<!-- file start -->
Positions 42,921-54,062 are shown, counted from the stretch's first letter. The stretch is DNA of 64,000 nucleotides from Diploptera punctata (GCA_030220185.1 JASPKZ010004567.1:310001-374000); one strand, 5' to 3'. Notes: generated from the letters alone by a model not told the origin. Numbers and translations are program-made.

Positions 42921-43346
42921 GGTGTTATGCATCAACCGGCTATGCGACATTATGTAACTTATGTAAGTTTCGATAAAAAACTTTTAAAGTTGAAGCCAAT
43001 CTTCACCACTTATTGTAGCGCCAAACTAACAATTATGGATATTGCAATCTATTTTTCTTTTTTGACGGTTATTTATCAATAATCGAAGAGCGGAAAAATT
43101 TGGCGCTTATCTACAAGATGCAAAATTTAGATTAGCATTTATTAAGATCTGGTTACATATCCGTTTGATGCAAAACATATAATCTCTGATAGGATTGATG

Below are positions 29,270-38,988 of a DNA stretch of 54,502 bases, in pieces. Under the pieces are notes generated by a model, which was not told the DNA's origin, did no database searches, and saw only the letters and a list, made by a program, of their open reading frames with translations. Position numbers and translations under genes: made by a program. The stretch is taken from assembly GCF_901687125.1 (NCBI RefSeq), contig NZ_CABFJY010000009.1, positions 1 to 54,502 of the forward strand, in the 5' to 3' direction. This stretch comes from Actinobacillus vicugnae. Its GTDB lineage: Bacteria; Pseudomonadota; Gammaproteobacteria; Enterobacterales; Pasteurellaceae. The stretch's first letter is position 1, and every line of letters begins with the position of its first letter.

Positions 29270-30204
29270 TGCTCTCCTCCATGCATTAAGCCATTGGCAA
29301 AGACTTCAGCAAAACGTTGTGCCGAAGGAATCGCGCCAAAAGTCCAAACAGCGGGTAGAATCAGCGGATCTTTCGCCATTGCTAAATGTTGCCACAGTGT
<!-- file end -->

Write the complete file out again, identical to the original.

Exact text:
Positions 42,921-54,062 are shown, counted from the stretch's first letter. The stretch is DNA of 64,000 nucleotides from Diploptera punctata (GCA_030220185.1 JASPKZ010004567.1:310001-374000); one strand, 5' to 3'. Notes: generated from the letters alone by a model not told the origin. Numbers and translations are program-made.

Positions 42921-43346
42921 GGTGTTATGCATCAACCGGCTATGCGACATTATGTAACTTATGTAAGTTTCGATAAAAAACTTTTAAAGTTGAAGCCAAT
43001 CTTCACCACTTATTGTAGCGCCAAACTAACAATTATGGATATTGCAATCTATTTTTCTTTTTTGACGGTTATTTATCAATAATCGAAGAGCGGAAAAATT
43101 TGGCGCTTATCTACAAGATGCAAAATTTAGATTAGCATTTATTAAGATCTGGTTACATATCCGTTTGATGCAAAACATATAATCTCTGATAGGATTGATG

Below are positions 29,270-38,988 of a DNA stretch of 54,502 bases, in pieces. Under the pieces are notes generated by a model, which was not told the DNA's origin, did no database searches, and saw only the letters and a list, made by a program, of their open reading frames with translations. Position numbers and translations under genes: made by a program. The stretch is taken from assembly GCF_901687125.1 (NCBI RefSeq), contig NZ_CABFJY010000009.1, positions 1 to 54,502 of the forward strand, in the 5' to 3' direction. This stretch comes from Actinobacillus vicugnae. Its GTDB lineage: Bacteria; Pseudomonadota; Gammaproteobacteria; Enterobacterales; Pasteurellaceae. The stretch's first letter is position 1, and every line of letters begins with the position of its first letter.

Positions 29270-30204
29270 TGCTCTCCTCCATGCATTAAGCCATTGGCAA
29301 AGACTTCAGCAAAACGTTGTGCCGAAGGAATCGCGCCAAAAGTCCAAACAGCGGGTAGAATCAGCGGATCTTTCGCCATTGCTAAATGTTGCCACAGTGT